The best body cameras in 2024: wearable cameras for protection, security, and fun

One of the best body cameras, attached to protective clothing
(Image credit: Getty Images)

The best body cam can help you stay safe, by collecting video as you work. Law enforcement and security personnel have the most obvious need for them, but anyone wanting evidence for a potential insurance claim or legal battle will find them useful too. They might not be a bad idea if you have to walk through a bad neighborhood, either. Plus, content creators can use them to collect behind-the-scenes footage, or stream their process to followers in the most immersive and personal way possible!

In other words, just like cyclists use helmet cameras, and motorists use dash cams, all sorts of people can find body cameras handy. But how do you choose the right one for your needs?

Chris George headshot
Chris George

Chris has been writing about photography professionally for nearly 40 years and has tested hundreds of different cameras. He has advised lots of parents about choosing the right cameras for their children – and has bought a fair few for his four children too! He has been the editor of What Camera, N-Photo, PhotoPlus, Video Camera, and Digital Camera magazines.

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  • Viewing Angle, or Field of View, is important because if a camera has a relatively narrow field of view important events can be missed at the sides of the frame. The human field of view is around 114˚ not counting peripheral vision, but most body worn cameras don’t turn with your head so a wider field of view is usually better.
  • Attachment. How you wear your camera is crucial, so think about what you wear (a uniform?) when you’ll be wearing the camera and where you can attach the camera. Will the weight of the camera pull your clothing and make it sway? How will that affect the video?
  • Battery life, or operating time, is important. It’s also worth remembering that features like night modes with IR lighting can use power a little faster, so better not cut this too fine.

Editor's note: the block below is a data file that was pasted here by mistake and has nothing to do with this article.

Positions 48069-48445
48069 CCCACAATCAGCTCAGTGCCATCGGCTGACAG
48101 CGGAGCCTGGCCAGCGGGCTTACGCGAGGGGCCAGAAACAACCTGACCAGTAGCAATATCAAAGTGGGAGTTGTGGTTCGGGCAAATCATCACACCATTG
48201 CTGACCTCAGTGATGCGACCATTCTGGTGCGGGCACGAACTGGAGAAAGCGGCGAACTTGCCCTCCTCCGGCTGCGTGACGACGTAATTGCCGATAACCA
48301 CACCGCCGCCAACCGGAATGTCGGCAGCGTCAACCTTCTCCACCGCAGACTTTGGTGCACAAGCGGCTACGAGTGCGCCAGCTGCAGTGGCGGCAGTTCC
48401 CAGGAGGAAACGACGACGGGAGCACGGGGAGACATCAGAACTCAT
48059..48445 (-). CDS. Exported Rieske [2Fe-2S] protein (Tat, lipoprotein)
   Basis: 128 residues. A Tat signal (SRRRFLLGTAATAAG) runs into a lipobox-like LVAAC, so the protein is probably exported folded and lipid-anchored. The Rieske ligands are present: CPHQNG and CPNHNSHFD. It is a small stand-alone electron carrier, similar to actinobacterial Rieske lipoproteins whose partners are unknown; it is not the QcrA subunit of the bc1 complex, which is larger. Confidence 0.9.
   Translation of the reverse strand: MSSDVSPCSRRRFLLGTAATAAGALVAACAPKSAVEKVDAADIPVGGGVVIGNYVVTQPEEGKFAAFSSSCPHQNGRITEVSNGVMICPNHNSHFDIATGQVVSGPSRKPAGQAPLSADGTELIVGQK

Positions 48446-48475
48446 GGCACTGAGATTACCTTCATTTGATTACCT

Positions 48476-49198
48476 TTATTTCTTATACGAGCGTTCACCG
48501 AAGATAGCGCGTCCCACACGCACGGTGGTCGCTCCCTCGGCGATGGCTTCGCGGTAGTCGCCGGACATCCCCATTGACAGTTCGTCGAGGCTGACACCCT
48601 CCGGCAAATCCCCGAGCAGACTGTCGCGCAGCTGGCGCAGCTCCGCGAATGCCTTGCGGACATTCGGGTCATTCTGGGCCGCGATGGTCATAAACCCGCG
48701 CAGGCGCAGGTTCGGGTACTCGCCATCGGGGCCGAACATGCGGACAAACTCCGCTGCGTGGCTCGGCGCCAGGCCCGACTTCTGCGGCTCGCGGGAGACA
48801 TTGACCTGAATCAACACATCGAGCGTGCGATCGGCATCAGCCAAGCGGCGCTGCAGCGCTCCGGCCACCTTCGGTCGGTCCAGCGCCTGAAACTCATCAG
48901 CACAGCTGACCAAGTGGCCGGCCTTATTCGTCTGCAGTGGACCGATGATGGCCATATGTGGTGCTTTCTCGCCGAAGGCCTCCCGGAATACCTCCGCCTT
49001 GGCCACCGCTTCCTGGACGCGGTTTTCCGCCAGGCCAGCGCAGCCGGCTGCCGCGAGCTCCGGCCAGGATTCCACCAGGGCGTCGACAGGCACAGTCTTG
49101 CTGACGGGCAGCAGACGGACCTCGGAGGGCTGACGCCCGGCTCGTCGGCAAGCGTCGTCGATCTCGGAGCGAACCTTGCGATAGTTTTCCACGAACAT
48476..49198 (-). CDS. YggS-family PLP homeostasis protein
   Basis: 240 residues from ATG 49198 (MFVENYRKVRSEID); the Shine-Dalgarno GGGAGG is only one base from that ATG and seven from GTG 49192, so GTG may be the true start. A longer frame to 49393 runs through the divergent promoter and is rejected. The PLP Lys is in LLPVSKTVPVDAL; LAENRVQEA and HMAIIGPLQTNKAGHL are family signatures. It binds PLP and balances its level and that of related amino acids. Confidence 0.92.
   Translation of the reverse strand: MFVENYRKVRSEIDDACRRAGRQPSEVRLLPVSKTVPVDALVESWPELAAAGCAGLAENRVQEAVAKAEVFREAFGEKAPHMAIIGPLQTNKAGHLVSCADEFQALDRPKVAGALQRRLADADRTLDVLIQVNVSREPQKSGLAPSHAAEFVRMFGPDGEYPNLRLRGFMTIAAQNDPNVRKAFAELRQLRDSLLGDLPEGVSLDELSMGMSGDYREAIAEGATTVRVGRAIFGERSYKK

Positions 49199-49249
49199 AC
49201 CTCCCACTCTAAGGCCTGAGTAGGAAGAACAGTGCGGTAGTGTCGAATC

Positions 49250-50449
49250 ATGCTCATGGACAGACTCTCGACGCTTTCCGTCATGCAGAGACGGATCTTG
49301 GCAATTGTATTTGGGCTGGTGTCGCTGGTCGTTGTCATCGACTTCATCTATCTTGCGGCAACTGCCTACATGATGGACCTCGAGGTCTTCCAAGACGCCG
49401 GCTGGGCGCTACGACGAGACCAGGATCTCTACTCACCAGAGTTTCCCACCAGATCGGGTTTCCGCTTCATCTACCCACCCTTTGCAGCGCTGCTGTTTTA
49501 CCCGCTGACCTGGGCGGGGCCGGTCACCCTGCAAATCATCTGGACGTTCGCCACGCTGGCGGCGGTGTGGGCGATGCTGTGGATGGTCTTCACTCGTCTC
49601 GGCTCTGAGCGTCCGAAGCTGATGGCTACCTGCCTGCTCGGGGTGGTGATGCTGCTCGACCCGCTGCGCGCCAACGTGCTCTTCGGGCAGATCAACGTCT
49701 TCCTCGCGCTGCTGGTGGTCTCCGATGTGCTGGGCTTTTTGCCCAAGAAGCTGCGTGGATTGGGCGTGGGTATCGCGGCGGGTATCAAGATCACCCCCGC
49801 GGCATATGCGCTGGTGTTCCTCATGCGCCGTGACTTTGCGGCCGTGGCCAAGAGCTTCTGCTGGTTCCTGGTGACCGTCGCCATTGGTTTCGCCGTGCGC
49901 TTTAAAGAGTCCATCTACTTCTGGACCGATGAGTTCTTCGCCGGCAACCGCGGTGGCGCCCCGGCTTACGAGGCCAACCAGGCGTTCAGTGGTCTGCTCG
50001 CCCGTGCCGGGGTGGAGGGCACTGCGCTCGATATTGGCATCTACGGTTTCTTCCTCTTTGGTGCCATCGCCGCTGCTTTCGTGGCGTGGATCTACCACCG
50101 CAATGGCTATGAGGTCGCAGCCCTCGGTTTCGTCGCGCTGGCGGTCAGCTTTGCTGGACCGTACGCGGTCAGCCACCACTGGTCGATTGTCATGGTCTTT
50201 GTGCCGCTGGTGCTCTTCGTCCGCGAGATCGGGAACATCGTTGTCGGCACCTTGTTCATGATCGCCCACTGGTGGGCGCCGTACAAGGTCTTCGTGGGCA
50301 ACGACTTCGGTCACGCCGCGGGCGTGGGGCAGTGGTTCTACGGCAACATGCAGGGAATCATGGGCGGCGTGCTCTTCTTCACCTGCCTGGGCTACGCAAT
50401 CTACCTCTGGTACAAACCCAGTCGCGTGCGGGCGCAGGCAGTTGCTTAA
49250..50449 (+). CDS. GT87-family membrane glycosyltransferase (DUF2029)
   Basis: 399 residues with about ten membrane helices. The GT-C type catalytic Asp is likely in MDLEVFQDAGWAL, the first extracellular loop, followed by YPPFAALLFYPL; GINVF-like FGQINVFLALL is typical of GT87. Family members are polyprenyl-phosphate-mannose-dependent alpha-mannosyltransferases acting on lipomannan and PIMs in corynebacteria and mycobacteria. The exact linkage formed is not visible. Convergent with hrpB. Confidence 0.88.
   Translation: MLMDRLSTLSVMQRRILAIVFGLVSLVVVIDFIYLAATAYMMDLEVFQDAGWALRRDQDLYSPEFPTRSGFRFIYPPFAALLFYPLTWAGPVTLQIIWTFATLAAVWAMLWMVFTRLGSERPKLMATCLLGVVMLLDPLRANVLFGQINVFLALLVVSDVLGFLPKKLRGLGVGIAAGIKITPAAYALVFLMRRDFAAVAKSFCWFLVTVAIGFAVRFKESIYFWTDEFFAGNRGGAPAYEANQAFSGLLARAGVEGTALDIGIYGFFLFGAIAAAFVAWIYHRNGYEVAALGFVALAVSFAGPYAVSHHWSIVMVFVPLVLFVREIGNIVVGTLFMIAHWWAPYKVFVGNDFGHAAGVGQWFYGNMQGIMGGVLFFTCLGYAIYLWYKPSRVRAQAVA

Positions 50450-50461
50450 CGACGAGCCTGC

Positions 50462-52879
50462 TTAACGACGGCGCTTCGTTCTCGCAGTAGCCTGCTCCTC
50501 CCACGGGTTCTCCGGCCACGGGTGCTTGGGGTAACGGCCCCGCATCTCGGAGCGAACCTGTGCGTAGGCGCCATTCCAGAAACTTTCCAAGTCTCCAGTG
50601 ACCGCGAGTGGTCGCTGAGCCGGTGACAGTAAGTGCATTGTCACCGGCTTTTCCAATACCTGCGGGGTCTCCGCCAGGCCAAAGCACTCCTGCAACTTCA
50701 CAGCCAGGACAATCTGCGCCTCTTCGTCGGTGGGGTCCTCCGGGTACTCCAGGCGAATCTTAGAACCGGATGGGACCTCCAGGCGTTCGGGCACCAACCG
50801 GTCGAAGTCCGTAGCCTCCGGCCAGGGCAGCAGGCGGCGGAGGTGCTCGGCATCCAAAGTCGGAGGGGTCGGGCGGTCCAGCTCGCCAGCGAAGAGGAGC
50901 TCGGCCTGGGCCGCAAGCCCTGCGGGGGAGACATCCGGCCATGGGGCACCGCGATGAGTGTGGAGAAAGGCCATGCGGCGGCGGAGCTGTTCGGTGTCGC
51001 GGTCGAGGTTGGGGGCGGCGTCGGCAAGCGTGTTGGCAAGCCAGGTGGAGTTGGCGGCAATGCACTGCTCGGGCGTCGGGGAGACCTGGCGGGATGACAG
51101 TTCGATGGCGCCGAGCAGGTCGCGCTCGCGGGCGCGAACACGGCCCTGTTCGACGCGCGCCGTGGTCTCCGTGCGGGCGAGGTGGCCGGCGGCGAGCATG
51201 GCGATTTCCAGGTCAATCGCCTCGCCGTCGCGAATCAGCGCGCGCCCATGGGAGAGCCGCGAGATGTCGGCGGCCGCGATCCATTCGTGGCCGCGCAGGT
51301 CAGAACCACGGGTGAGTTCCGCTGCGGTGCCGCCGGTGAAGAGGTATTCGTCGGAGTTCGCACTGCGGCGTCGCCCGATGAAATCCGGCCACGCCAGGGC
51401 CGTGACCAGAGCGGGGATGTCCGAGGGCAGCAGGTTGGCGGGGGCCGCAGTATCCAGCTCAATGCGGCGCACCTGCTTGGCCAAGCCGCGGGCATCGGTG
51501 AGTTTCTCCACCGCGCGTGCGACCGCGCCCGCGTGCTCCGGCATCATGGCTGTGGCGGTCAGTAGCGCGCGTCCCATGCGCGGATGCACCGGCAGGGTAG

• Cellular. It’s also possible to source cameras – like the Halo Connect and Reveal K-7 – with built-in streaming, but these devices are designed for large corporate installations rather than the average user. Hopefully, some of the features will trickle down soon.
  • Infrared. A night mode with built-in lighting results in a slightly spooky red glow from ‘invisible’ lights but can capture details near you with no other light. It will draw more battery, though.
  • Storage. Choosing between removable memory cards – useful for quick copying to a computer – or simple built-in memory for looped recording will depend on your needs. However, it is possible to record in a loop to removable cards too. In either case, when a significant event has occurred, you need to be sure to transfer and copy it before you use the camera again in case the data is lost.
Chris George

Chris George has worked on Digital Camera World since its launch in 2017. He has been writing about photography, mobile phones, video making and technology for over 30 years – and has edited numerous magazines including PhotoPlus, N-Photo, Digital Camera, Video Camera, and Professional Photography. 

His first serious camera was the iconic Olympus OM10, with which he won the title of Young Photographer of the Year - long before the advent of autofocus and memory cards. Today he uses a Nikon D800, a Fujifilm X-T1, a Sony A7, and his iPhone 15 Pro Max.

He has written about technology for countless publications and websites including The Sunday Times Magazine, The Daily Telegraph, Dorling Kindersley, What Cellphone, T3 and Techradar.

With contributions from